How are we doing?
Percent of Population Who Reported Good or Excellent Health (2019)
In 2019, 80.5% of the Tucson Metropolitan Statistical Areas (MSA) population reported good or excellent health. This ranked Tucson eighth among peer western communities and a little below the national rate. Denver ranked first with 86.0% of the population reporting good or excellent health, while El Paso’s rate of 71.3% placed it in last and off the gauge. Tucson’s percentage of the population that reported good or excellent health decreased slightly from the previous year.
Why is it important?
Many factors determine one’s health and well-being. An individual’s health plays an important role in their quality of life. Additionally, diseases like diabetes, heart disease, and obesity have high financial costs for the nation. According to the Centers for Disease Control (CDC) heart disease is the leading cause of death in the U.S. Regular physical activity plays an important role in the prevention of many health-related diseases including heart disease. The U.S. Department of Health and Human Services defines regular physical activity as participation in moderate and vigorous physical activities as well as muscle-strengthening activities. According to data collected in 2015 for the Behavioral Risk Factor Surveillance System nearly 80% of adults in the U.S. do not meet the guidelines for both aerobic and muscle-strengthening activities. Health data is vital to identify emerging health problems and trends. Additionally, health data can be used to identify areas where public health policies may be needed and to evaluate existing programs.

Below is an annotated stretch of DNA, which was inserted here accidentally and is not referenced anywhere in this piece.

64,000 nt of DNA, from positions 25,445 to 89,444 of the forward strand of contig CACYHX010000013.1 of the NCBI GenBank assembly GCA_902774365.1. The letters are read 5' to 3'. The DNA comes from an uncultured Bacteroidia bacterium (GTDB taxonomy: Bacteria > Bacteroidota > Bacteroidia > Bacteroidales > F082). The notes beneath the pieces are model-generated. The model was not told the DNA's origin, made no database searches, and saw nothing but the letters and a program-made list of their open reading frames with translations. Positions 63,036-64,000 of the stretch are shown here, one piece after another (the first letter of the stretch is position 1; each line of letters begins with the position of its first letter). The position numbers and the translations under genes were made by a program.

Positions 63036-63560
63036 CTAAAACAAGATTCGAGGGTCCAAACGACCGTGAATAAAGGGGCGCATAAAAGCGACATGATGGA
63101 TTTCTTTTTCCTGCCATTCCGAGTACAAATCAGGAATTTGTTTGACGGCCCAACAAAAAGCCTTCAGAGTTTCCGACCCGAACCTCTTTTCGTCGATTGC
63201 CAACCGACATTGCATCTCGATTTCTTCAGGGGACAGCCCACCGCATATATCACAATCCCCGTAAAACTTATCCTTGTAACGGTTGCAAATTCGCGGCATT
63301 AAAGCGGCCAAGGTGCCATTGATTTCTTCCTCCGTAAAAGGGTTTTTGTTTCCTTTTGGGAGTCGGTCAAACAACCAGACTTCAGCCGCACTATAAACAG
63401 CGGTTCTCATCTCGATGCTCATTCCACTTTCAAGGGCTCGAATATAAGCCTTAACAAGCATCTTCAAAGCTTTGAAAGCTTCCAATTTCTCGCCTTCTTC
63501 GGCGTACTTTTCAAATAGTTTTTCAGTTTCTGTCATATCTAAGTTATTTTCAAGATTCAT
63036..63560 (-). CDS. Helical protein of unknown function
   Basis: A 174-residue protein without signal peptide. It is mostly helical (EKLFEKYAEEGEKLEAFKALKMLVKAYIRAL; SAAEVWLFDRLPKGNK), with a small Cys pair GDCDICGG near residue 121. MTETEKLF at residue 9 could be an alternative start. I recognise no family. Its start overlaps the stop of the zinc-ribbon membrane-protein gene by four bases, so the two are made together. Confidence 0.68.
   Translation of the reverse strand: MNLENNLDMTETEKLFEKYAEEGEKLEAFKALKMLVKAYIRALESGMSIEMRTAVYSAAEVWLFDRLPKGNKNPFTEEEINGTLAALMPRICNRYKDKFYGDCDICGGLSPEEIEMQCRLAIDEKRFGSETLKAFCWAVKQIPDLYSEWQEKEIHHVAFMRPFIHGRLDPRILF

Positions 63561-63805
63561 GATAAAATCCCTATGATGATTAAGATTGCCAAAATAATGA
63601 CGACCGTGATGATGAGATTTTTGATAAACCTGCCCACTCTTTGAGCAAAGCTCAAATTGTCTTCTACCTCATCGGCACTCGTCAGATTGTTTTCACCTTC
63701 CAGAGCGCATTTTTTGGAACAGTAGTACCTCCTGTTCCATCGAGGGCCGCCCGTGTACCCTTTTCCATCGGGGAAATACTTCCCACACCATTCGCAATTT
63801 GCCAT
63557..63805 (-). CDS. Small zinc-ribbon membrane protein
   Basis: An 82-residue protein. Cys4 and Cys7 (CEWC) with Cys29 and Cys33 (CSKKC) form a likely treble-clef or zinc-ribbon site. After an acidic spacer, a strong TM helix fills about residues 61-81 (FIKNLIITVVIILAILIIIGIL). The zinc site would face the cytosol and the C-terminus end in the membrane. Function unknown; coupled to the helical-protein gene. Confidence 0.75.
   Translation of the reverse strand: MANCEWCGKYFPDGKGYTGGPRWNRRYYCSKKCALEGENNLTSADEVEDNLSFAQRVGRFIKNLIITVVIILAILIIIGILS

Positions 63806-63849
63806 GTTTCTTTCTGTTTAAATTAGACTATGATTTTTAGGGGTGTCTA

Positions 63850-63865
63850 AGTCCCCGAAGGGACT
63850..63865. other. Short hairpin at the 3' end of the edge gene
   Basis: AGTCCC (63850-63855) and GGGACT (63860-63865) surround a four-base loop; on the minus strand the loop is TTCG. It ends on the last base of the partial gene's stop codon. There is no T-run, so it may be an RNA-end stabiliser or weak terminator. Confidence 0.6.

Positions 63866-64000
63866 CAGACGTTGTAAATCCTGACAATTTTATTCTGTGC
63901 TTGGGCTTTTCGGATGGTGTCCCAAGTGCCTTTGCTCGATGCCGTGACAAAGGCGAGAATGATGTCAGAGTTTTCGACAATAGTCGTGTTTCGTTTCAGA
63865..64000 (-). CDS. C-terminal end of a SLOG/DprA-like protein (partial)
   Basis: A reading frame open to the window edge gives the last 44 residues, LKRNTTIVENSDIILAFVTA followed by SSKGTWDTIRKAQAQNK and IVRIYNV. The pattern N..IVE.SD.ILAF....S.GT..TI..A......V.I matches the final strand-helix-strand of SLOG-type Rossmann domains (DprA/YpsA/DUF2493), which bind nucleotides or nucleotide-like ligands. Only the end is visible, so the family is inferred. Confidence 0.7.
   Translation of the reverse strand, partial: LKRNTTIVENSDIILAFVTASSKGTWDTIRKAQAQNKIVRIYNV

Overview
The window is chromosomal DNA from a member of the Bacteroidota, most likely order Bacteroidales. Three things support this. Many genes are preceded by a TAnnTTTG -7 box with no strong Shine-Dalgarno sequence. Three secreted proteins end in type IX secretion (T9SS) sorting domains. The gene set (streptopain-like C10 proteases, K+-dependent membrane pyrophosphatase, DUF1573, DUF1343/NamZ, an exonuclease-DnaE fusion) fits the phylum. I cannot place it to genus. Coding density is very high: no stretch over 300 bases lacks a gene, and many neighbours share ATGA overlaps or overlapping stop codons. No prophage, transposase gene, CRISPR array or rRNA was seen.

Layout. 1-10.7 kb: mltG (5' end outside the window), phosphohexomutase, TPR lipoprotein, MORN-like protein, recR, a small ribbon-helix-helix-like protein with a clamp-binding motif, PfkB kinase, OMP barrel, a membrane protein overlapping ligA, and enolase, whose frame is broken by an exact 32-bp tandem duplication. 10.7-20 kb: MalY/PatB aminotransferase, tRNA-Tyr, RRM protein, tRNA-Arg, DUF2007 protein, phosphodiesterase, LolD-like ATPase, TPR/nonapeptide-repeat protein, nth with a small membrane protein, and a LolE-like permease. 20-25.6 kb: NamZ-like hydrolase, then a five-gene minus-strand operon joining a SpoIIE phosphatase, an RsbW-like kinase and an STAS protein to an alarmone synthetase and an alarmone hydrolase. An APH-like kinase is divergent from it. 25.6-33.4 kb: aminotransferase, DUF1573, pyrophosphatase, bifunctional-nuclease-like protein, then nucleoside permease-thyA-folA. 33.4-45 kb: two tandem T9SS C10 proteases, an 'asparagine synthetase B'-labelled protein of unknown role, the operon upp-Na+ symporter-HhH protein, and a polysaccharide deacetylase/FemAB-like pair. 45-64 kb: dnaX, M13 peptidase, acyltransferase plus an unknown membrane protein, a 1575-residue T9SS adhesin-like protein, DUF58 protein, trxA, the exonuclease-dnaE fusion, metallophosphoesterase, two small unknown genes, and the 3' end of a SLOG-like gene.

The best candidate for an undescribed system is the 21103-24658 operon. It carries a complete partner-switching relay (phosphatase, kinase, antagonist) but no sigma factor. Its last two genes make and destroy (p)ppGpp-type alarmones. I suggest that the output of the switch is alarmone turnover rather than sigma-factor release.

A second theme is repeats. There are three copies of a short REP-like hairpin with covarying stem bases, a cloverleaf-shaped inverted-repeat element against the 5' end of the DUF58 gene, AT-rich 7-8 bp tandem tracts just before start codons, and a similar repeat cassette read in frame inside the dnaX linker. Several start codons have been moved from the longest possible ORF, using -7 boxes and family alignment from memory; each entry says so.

How do we compare?
Residents living in the Tucson MSA reported an average of 4.0 poor physical health days per month. Tucson ranked tenth among peer western metropolitan areas. Those living in Denver reported the least number of poor physical health days during 2019 at 3.2 per month, while residents who live in El Paso reported the highest number of poor physical health days at 4.4.
In 2019, the reported incidence of heart conditions, both heart attacks and coronary heart disease, in the state of Arizona were comparable to the nation. In 2012, the latest data that are available for Tucson, the reported rate of heart attacks at 2.9% was lower than the national rate. Similarly, the reported rate for coronary heart disease at 3.2% was 1.2 percentage points lower than the national rate in 2012.
Among the 12 western metropolitan areas, Tucson’s residents had the fifth-highest prevalence of obesity in 2019 at 30.8%. San Diego residents posted the lowest rate at 24.1% followed by Colorado Springs at 24.6%. The state of Texas had two metropolitan areas with high rates of obesity when compared to other peer communities in the West. San Antonio had the highest rate among all the metropolitan areas at 35.8% and El Paso had the second-highest rate at 34.4%.
The percentage of the population who had a diagnosed prevalence of diabetes in 2019 ranged from 7.3 to 15.3 percent among the western metropolitan areas. Tucson’s rate of 9.5% ranked it sixth, with Colorado Springs posting the lowest prevalence at 7.3% and El Paso the highest at 15.3%.
What are the key trends?
In 2019, the percentage of the population that reported good or excellent health in the Tucson MSA was lower than the state and nation. The percentage of residents in Tucson that report good or excellent health over the past few years has generally been near 84.0% but significantly declined over the past three years. The percent of the population that reported good or excellent health in 2019 was the lowest in nine years. The nation has posted consistent rates of good or excellent health since 2011.
How is it measured?
A majority of the data reported in the Physical Well-Being indicator originates from the Behavioral Risk Factor Surveillance System (BRFSS). The BRFSS is a health-related telephone survey that collects state data about U.S. residents regarding their health-related risk behaviors, chronic health conditions, and use of preventative services. The BRFSS data presented is collected from the Centers for Disease Control and Prevention (CDC) and the County Health Rankings.